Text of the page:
Endless Series 3 is unique. Difficult as it to categorize, I would label it as a creative filter effect. Its most noteworthy feature, and primary function, is that of the Shepard-Tone generator. (Shepard-tone will be explained shortly.) Endless Series 3 also offers up blue-ribbon modulation effects in the tradition of flanging, ring-modulation, and phasing. ES3 will only require £29.99 GBP ($46 USD) of your earthly, monetary substance.
I’ve always really dug reverberation and ambience effects, kids. Even as a teeny bopper, I was always tempted to sing if I was in a (hopefully empty) public restroom, the school gymnasium, an empty community hall, under a highway overpass, and etcetera. If there was a natural ambient space that I could ‘listen’ to, I made noise. I would sing, shout, or clap. I was digging the ‘sound’; ya know? Do you suppose that Eddie Kramer or Mutt Lange ever did the same? I hope so – then I couldn’t be considered a spaz!
One of my absolute favorite types of naturally-occurring ambience is that which happens inside of an old upright-grand piano case. When I was an ankle-biter, I would squirm in behind the old 5ft’ tall, upright grand piano in our living room so I could sing - and make who knows what other awful squawks – ‘into’ the back of the piano. Sometimes I’d stand up on the bench so that I could open the top and yell/sing into it. (some would think I was ‘off-the-noodle’, but I didn’t care . . .)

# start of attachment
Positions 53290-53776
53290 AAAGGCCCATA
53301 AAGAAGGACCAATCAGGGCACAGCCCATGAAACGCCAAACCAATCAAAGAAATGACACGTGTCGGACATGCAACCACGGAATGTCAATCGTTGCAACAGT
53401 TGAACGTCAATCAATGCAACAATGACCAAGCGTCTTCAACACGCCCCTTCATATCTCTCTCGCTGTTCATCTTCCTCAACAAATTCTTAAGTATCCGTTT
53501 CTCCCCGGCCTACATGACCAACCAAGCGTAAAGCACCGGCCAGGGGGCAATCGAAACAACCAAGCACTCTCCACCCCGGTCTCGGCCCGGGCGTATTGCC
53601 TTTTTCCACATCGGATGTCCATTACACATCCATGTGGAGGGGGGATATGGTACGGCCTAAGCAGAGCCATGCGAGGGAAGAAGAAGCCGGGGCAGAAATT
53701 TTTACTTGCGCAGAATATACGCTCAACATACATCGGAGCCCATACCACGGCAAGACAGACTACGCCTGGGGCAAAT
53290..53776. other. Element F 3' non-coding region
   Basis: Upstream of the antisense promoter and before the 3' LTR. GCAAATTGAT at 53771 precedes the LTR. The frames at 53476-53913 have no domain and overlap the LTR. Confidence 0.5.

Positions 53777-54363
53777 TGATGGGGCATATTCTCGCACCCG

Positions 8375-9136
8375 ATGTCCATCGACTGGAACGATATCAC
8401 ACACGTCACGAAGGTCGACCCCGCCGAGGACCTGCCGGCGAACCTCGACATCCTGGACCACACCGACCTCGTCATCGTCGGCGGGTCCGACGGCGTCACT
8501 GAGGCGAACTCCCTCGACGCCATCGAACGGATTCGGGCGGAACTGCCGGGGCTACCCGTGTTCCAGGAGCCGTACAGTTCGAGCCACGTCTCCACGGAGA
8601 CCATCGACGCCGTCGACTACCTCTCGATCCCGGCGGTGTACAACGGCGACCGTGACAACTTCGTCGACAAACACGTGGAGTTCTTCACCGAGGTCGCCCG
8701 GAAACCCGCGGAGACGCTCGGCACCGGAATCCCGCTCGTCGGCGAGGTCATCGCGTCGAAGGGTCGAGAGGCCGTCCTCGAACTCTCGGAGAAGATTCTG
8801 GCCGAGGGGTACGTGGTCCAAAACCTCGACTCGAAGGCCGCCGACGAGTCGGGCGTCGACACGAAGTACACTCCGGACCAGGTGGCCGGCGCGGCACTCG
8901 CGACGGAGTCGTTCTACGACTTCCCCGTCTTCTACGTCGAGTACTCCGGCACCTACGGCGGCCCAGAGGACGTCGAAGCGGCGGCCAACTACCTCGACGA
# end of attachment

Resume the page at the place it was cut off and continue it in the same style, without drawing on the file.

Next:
When I first heard of PSP Audioware’s PianoVerb 2, my attention and interest was immediately all ‘jazzed-up’.
“You're traveling to another dimension, a dimension not only of sight and sound but of aural creativity; a journey into a nebula of wondrous amplifier simulation whose boundaries are that of imagination. Your next stop...the Tone Stack Zone.